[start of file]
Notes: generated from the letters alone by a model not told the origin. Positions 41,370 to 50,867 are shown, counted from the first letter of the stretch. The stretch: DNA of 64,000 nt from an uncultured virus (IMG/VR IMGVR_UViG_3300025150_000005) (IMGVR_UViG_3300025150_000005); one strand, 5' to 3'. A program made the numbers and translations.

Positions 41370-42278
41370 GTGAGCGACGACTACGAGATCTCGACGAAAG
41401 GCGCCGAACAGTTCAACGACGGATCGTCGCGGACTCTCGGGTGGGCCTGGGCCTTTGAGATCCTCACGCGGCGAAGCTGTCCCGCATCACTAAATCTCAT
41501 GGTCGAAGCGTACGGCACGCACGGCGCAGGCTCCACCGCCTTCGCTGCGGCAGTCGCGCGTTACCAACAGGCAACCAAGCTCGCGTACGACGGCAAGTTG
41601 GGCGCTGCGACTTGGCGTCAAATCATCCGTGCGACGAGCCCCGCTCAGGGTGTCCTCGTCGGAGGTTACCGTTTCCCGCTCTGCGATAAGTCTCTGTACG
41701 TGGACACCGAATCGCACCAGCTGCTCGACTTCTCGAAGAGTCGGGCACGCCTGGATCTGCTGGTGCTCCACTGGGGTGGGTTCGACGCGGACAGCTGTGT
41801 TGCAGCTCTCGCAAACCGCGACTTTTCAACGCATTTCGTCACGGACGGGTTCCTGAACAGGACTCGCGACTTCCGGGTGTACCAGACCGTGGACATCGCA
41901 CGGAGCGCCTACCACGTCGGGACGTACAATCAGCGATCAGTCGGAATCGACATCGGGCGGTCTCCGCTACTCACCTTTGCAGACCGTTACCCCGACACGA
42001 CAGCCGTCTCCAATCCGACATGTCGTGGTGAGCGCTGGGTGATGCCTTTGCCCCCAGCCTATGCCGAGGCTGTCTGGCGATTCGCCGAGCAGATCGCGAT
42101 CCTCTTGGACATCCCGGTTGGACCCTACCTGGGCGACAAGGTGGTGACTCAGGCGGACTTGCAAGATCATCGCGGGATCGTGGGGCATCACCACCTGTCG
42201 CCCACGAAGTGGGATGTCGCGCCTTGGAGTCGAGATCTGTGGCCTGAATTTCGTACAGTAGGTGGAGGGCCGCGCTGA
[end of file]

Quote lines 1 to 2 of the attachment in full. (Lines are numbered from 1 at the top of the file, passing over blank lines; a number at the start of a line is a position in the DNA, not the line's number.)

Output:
Notes: generated from the letters alone by a model not told the origin. Positions 41,370 to 50,867 are shown, counted from the first letter of the stretch. The stretch: DNA of 64,000 nt from an uncultured virus (IMG/VR IMGVR_UViG_3300025150_000005) (IMGVR_UViG_3300025150_000005); one strand, 5' to 3'. A program made the numbers and translations.

Positions 41370-42278